All of this plant material, both above and below ground, ends up producing a lot of decomposed organic matter every season: about 3000 pounds per acre on the surface and 2000 per acre underground. The turnover ratefrom production to decompositionis also fast, taking about 15 months above ground and 3-4 years below. This contrasts greatly with ecosystems that feature more trees and shrubs; with such woody plants, turnover rate can be measured in decades.[2]

Fire played a crucial role in maintaining vegetation on the prairie by suppressing trees, returning nutrients to the soil, and clearing away vegetative detritus. Animals loved the fresh green shoots that popped up afterwards. Herds of Buffalo would travel hundreds of miles to graze such spots.[3]

Native Americans called prairie fires the "Red Buffalo" and they set them intentionally as part of their gathering and hunting activities. Given that the prairies are only five to eight thousand years old, and that humans have been living in the Americas for much longer, the role that the Native Americans played was possibly foundational. Some have described their actions as comprising "land management," but that term is problematic given the contrast between Native American and European relationships to the land, the former being more participatory and the latter more dominating, if not malicious. "Wildtending" is a better word.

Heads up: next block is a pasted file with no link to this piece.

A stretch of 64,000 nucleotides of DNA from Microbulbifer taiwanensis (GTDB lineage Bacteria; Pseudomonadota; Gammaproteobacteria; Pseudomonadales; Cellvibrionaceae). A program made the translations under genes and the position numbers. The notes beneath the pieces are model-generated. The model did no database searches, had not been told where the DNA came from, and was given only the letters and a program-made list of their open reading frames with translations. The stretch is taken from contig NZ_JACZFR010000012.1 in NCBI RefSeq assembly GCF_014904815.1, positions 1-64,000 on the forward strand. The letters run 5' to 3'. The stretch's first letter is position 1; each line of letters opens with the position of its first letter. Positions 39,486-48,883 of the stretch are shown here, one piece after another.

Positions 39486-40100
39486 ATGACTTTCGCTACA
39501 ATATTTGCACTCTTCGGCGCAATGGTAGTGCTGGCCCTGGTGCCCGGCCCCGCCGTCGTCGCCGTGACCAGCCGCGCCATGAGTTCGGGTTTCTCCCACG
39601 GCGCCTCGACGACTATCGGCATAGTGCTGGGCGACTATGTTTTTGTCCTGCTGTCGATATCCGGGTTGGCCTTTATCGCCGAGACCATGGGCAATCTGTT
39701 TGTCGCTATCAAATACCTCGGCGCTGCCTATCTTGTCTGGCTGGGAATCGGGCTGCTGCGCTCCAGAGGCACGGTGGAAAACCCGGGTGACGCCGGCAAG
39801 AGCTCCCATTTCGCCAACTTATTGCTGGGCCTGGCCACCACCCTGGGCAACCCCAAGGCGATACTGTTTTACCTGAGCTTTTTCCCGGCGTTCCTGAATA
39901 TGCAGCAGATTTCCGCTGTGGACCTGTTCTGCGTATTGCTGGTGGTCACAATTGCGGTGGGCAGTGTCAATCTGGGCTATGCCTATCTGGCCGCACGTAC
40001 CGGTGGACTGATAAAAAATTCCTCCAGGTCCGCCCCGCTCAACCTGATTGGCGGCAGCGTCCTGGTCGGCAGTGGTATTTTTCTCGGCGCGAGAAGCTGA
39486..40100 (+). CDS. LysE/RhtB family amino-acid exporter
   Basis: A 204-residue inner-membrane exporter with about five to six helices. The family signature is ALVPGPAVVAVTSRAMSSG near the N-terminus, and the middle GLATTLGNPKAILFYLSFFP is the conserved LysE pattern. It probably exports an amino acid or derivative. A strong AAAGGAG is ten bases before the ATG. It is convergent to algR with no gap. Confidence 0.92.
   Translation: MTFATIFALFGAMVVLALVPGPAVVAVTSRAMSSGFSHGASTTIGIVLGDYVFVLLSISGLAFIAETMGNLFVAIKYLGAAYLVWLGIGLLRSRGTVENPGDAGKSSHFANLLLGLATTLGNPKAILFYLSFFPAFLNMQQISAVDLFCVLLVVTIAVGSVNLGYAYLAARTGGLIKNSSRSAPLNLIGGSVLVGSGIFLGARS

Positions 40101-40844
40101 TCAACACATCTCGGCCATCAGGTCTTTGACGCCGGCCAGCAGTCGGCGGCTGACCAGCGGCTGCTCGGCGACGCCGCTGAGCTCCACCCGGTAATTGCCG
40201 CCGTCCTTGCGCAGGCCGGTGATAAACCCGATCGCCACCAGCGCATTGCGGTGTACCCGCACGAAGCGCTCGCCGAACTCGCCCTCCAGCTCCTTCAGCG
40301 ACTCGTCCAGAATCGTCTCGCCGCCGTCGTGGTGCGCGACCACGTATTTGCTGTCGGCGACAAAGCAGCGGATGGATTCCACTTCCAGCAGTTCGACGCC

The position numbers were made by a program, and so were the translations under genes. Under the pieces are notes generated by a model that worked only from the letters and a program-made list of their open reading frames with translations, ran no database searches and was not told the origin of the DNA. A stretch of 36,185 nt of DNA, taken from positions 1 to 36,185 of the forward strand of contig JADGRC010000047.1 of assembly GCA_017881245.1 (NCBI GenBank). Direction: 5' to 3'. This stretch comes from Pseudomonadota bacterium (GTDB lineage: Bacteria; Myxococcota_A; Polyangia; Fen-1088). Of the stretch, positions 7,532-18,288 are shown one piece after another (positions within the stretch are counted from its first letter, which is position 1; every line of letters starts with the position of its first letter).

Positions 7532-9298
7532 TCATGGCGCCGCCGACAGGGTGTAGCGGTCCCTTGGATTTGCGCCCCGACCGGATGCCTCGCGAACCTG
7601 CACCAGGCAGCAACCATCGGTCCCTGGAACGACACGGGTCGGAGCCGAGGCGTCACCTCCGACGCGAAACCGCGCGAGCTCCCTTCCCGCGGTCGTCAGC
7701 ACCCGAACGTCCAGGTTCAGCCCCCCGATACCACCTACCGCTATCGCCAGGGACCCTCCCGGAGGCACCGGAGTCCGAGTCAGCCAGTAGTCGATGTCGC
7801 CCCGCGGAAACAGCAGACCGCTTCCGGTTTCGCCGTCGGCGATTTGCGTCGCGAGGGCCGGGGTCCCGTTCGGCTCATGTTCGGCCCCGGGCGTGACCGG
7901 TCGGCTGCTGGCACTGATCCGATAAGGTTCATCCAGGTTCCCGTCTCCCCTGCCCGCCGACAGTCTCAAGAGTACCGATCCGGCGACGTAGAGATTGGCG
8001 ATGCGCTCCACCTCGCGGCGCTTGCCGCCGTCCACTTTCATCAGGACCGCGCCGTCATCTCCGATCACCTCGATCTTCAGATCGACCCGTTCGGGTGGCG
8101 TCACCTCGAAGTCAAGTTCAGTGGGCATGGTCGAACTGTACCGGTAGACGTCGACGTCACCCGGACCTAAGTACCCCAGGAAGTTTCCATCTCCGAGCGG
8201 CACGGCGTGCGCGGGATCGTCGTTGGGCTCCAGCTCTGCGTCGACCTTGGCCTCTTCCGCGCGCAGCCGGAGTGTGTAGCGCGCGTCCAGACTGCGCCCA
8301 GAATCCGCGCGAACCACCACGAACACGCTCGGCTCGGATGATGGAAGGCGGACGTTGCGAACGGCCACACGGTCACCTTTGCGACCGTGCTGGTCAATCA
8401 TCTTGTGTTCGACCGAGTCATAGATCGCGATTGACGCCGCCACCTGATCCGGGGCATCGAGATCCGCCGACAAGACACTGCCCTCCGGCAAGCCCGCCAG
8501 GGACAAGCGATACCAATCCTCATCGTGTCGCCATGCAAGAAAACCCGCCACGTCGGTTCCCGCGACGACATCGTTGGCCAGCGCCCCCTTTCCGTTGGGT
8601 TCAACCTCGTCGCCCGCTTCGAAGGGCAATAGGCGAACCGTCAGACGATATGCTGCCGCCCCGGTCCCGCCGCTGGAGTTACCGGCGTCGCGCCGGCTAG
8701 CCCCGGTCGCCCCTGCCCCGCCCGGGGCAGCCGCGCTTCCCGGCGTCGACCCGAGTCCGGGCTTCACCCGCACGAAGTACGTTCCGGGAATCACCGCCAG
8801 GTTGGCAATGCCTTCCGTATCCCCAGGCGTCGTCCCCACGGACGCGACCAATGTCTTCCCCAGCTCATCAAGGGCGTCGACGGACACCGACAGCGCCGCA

The "opening of the West" to colonial settlement had a devastating effect on the prairie ecosystems and their denizens. The invaders who rushed into these lands in the 1800s, especially after the building of the cross-country railroad, plowed under the grasslands and hunted the Buffalo nearly to extinction.

The slaughter of the Buffalo herds by Europeans is an event of such enormous scale that I would characterize it as unimaginable. In 1800, these animals numbered in the range of 30-60 million. Accounts from that time describe herds of animals stretching to the horizon. Try to picture that. I can't. My eye knows only the colonized landscape: tilled under, chopped down, or raked over.

The commercial hide industry is what lead to the Buffalo's near extinction. Highly organized hunting parties killed hundreds, if not thousands, of animals every day. Hides were pulled off the carcasses by pounding a spike through the dead animal's nose and hooking it up to a team of horses. The remainder of the animal was left to rot. Later, impoverished settlers collected the bones which were shipped to factories for making fertilizer.

Profit was not the only motive. It was well known that the Native American tribes of the Great Plains depended on the Buffalo for food and that by wiping out the animals, you would be threatening the humans. Decisions at the federal level in Washington, D.C., supported this policy. When a government intentionally sets out to destroy a group of people based on ethnicity, that's the definition of "genocide."

By the 1880's the Buffalo had been reduced to a few hundred. Some were protected on private ranches by individuals wishing to save them. The last remnant of truly wild Buffalo hid out in a valley in Yellowstone National Park and numbered just 23 at its lowest point.[4]

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Kollibri terre Sonnenblume is a writer, photographer, tree hugger, animal lover, and dissident. Kollibri's work can be found at http://www.macskamoksha.com."